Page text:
Mark Glaser, a friend and columnist for the Online Journalism Review, has a small beef with bloggers, which he related to me by email and allowed me to share on this blog.
It’s simply this: an increasing number of bloggers whom Mark has interviewed by email post their interview comments on their blogs — before the interview even runs!
Mark says this has happened to him many times now, most recently yesterday when the irascible Jeff Jarvis posted his interview responses (scroll down) on Buzz Machine before they appeared in OJR.
There’s another twist, too. Apparently Mark sent Jeff an email that expressed some disappointment with this, and suggesting that an exchange between reporter and interview subject is understood to be private. Jeff sent back a note saying that in the age of blogs, no one should expect an email to remain private. (I may be misrepresenting Jeff’s thoughts here; if so, he’s free to clarify.)
Says Mark: “If someone is writing a story that quotes you, often it’s a promotion of you, your site, blog, etc. Why would you want to upset that journalist by posting stuff without their permission? I’m not really sure what to make of it, other than to take your advice and always put something in emails to bloggers like: THIS IS NOT FOR PUBLICATION ONLINE UNTIL AFTER THE STORY POSTS. I understand the transparency angle, but sometimes that should be counterbalanced by common courtesy. Why not just ask for permission? The interview involves two people, and they both should give consent for seeing their words posted somewhere.”
This post-your-own interview thing is spiraling into interesting new directions, and the trend cuts both ways. Sheila Lennon today posted an item on her blog (“Me and my different drummer”) recounting her email exchange with Mark G. and recalling the transcript of the New York Times interview she posted on her personal blog one year ago, which helped kick off this trend.
Now, here’s the thing. I’m one of the early proponents of posting full transcripts of interviews. (In January I posted transcripts of interviews I conducted with others, and sometime before that I posted transcripts in which I was interviewed.)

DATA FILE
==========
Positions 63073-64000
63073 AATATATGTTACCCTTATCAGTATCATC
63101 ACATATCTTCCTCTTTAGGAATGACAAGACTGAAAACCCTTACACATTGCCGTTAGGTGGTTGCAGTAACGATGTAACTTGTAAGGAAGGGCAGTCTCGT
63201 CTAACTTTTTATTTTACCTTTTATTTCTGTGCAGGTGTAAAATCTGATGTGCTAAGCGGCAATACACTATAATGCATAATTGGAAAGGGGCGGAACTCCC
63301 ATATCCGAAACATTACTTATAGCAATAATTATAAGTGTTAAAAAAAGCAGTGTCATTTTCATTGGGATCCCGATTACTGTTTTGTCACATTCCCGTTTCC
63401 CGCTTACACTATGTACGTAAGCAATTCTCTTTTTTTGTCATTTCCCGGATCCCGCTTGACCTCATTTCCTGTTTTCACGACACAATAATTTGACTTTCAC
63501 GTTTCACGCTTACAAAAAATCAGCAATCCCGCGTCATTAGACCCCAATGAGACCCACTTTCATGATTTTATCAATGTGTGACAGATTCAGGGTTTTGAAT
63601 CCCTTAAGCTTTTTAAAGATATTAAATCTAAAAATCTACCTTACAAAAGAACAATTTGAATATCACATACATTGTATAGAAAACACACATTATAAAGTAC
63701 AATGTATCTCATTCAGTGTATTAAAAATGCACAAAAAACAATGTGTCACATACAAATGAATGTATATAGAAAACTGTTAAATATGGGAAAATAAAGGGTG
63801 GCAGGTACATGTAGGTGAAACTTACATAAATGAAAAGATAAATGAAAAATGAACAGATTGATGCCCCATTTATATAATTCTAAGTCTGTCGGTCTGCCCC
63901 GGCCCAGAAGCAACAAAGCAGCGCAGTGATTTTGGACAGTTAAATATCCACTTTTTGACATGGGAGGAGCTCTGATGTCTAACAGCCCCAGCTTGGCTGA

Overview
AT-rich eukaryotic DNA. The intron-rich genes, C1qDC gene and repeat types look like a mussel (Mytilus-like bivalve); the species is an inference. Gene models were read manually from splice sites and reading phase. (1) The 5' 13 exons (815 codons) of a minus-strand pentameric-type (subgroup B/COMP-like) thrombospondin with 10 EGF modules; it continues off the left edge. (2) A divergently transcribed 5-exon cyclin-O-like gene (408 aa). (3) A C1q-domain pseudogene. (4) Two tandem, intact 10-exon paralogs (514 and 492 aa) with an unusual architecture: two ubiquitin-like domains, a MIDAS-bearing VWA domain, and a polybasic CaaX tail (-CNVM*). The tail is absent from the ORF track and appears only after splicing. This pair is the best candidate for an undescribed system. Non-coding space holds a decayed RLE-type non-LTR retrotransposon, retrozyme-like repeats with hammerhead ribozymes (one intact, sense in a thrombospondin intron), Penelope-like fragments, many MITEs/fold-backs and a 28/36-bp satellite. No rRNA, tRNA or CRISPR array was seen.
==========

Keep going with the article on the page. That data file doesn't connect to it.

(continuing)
But to post an interview before it’s even published by the publication that initiated the interview is a slap at the reporter. (Afterward is fine, but before?) I’m not sure what’s to be gained by doing that. And you’re sure as hell certain to be crossed off his or her list of sources the next time around.
As for emails being private or public, that’s a big subject and could easily fill an entire column. Joe Clark had a very public run-in with the folks at Edelman PR for publishing their email exchange without their permission. And there was the case of the reporter (whose name escapes me) who sent some off-the-cuff observations about a conference she was covering (including comments that a speaker was kind of
cute) to a few friends by email and was mightily ticked off when one of them posted her thoughts to the Web.
My own view is that I think Jarvis is wrong if he believes any private correspondence between two people is fair game for publishing to the entire world. (I can think of many private emails I’ve received that I could have published because they were interesting or newsworthy, but doing so would have been hurtful or harmful to the sender.) I once mentioned to Doc Searls and Glenn Fleishman that I occasionally post snippets from emails to my weblog without asking the writer’s permission, and they were aghast (although I suspect this is becoming a very common practice). I still do it on rare occasions, when it’s fairly obvious that the writer is offering information intended for a wider audience and would have no problem with it. I generally email the person, letting her know I just posted her comments and that if she objected I would immediately remove them. Nobody has ever asked for a posting to be taken down.
As a journalist and a blogger, I have mixed feelings about all this. I’ve seen bloggers post email comments without permission often enough now that I’m circumspect in the wording I use to interview subjects or to approach potential sources. There have been rare occasions when I’ve attached legal wording to the bottom of an email that points out reposting my comments without permission would be a violation of copyright laws. I’ve done that only when dealing with someone who has ulterior motives or an axe to grind.
Having said that, I’ll also add that some of the bloggers have a point, too. Part of the attraction of blogging is its transparency. By posting transcripts, exchanges with reporters and private emails, people get a much closer look at the guts of the research, writing and reporting that makes up the journalism process. Bloggers complain that their comments are sometimes taken out of context, or that the nuances of their statements are lost when they’re quoted in an email interview that doesn’t involve a full transcript. So I can’t fault them for revealing part of the exchange with the reporter that led up to the publication of their words. The real bottom line is: Why did they feel the need to do this? Do they ascribe dark motives to the journalist? Do they think it’s important to scoop the reporter who’s interviewing them? Is it carelessness, lack of time? Or is it simply done in the interests of full disclosure?
I don’t know. You tell me.